Key Takeaways

  • Web content is constantly at risk of being lost; users can help preserve it.
  • Physical media and DRM-free backups are essential for long-term access.
  • Focus on preserving personal favorites and cultural artifacts for future generations.

There’s a saying that “the internet never forgets” but that’s just wishful thinking. Storing data on servers takes money, time, and effort. Eventually, something you care about will be wiped from the web forever. The good news is that you can do something about it now.

Web Content Is Always Under Threat

Just a day before I sat down to write this, Paramount removed almost everything from the Comedy Central and MTV websites. The Internet Archive, arguably one of the most important websites on the internet, has been forced to remove around 500,000 books from its site. While archival sites do their best to preserve what they can, legal and financial pressures will inevitably lead to losses of content and our easy access to it. Even peer-to-peer hosting of rare content, such as implemented by the Internet Archive, doesn’t guarantee that eventually some torrents will have no seeds. Streaming services and digital content such as ebooks and digital-only games can likewise disappear in the blink of an eye.

We ourselves, as collective users of the web, can individually preserve content. So don’t let time and entropy rob you of the content you think should be saved somewhere. Here’s how you can keep a small piece of our culture safe from digital death.

Buy Physical Books, DVDs, and Blu-rays

A DVD and Blu Ray Collection with books.
Sydney Louw Butler / How-To Geek

There are plenty of reasons to buy physical books, movies, and TV series, but for me, near the top of the list is that I want to ensure that, if nothing else, I have lifetime access to my favorites. This is why I have Blu-rays of The Terminator and its sequel. They can bury me with my copies of the Back to the Future trilogy, and, of course, I spent a fortune to own the complete physical set of Neon Genesis Evangelion.

My bookshelf is home to collector’s editions of the first six Dune books, and you better know I have The Lord of the Rings and various other Tolkien books nestled in there as well. If I ever get a bank loan approved to build an underground bunker, you can bet that could get me through the first few weeks of a nuclear winter.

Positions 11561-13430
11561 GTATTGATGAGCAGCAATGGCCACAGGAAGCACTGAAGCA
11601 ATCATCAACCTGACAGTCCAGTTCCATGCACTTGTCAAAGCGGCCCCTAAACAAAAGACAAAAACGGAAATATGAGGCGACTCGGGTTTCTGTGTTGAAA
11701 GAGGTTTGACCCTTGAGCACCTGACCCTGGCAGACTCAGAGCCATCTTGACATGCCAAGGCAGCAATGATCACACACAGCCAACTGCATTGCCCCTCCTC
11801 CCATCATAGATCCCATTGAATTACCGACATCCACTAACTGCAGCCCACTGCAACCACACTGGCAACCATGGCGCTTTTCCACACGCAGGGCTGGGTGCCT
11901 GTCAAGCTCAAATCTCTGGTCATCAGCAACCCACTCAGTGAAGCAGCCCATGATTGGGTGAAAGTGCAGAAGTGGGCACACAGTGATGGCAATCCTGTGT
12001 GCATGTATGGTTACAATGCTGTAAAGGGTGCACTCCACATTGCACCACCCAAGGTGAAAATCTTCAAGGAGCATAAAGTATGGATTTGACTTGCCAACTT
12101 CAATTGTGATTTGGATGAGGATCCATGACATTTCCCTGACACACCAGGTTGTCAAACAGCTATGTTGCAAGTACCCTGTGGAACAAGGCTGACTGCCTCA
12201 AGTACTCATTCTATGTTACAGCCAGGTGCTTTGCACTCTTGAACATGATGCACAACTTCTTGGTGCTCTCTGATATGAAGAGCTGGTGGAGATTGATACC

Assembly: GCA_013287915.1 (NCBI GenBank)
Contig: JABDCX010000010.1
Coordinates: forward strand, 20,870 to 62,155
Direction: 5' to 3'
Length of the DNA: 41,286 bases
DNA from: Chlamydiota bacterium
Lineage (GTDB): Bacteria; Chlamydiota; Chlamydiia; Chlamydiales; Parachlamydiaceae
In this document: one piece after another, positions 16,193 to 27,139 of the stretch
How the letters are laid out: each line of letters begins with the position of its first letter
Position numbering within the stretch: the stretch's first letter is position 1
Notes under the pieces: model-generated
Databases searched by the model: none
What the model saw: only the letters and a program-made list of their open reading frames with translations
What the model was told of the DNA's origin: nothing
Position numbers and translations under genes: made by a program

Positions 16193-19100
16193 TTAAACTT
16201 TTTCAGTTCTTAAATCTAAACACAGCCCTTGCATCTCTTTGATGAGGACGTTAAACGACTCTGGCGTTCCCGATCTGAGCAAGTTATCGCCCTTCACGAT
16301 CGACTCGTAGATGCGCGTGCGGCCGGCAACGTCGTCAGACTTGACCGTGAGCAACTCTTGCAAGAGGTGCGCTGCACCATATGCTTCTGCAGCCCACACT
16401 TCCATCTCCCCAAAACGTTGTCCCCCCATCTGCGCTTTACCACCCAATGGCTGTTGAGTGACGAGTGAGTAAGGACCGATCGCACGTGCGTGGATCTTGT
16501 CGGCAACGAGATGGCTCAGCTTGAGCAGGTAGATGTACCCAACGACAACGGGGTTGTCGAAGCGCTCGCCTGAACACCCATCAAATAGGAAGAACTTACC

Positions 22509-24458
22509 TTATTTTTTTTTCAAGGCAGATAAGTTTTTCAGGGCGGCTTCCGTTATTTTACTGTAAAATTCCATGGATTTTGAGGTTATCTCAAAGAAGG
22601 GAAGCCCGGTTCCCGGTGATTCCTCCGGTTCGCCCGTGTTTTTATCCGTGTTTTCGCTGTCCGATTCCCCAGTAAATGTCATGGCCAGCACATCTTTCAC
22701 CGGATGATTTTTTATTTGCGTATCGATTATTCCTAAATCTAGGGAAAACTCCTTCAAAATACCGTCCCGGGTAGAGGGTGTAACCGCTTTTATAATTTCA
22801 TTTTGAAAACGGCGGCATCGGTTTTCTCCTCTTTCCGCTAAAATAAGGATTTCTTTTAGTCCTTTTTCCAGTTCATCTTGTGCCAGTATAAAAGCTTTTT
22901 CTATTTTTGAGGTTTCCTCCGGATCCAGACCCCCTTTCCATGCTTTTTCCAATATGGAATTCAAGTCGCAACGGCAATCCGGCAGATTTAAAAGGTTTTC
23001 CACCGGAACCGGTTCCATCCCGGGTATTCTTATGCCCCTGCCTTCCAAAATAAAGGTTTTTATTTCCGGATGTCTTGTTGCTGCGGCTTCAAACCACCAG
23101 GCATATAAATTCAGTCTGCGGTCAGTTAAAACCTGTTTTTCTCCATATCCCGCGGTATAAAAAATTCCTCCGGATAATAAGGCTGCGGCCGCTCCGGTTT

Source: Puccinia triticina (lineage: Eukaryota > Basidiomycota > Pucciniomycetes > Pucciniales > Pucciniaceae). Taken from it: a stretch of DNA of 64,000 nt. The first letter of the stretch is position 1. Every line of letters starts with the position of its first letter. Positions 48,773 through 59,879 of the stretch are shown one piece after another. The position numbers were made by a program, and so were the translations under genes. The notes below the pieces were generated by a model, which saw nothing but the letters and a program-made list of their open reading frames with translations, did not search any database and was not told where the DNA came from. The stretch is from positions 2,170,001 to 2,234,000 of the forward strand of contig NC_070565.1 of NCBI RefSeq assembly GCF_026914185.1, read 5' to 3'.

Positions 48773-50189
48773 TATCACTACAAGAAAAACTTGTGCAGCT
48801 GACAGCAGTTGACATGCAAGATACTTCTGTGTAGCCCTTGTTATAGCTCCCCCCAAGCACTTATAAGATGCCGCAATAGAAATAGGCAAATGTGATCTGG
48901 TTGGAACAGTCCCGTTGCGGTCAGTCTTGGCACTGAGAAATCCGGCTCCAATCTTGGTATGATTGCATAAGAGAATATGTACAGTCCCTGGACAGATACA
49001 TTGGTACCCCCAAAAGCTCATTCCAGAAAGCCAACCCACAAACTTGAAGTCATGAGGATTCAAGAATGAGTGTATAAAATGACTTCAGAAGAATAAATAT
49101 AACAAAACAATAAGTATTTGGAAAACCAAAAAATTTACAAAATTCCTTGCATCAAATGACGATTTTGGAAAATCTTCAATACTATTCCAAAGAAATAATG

A selection of DOS Games on the GOG digital storefront.

Not everyone has the space for physical media, but long-term storage devices such as archival hard drives, tape, and archival optical media are readily available and not that expensive. This gives you the option to preserve stuff for at the very least as long as you’re around.

There are several places you can get DRM (Digital Rights Management) free content. Such as for games, or some book publishers like TOR do not use DRM on their ebooks. If your media has no DRM, you can generally make a backup of it for your own use, but of course, you are not allowed to distribute it. However, because of the US DMCA (Digital Millennium Copyright Act) and other similar laws in other parts of the world, it’s usually illegal to get rid of the copy protection on media, even if you paid for it. While tools exist to easily strip DRM from most types of content, the very act of defeating that protection is illegal thanks to “anti-circumvention” provisions in the DMCA and other similar laws across the world.

Save Memes, Screenshot Websites, and Do What You Can

We can still get a taste of the culture of previous decades, centuries, and even early man thanks to the physical cultural artifacts they left behind. There’s graffiti from ancient Rome still on the walls of ruins, and literal cave paintings exist from prehistory.

So much of modern culture is online, that at some point it will just disappear like mist in the sun. We have sites dedicated to preserving online culture, such as the Wayback Machine and KnowYourMeme, but they are susceptible to the same potential fate as any website. So, as weird as it may sound, maybe you want to do the internet equivalent of scrapbooking and save some offline copies of the memes that are part of your culture.

Focus on What Matters to You

Most early films are lost forever, and we’ll never know exactly what was lost when the Library of Alexandria burnt down, because some texts had only one copy in that one location.

Today, many films that were thought lost have been rediscovered in the possession of private collectors. It would certainly be cool if a book, game, or movie was only restored one day because one of us preserved a copy. I’m not saying everyone should be the next Marion Stokes who recorded hundreds of thousands of hours of TV footage though.

No, what I’m suggesting is that you preserve the stuff that’s personally important to you, simply for your own use. Buy physical copies of your favorite media in a format that will work without needing an internet connection. Make DRM-free backups of the stuff you care about and always want access to, for no other reason than your own convenience. If it so happens that your personal collection of preserved media restores human civilization after a global apocalypse, well, that’s just one more thing to feel good about.

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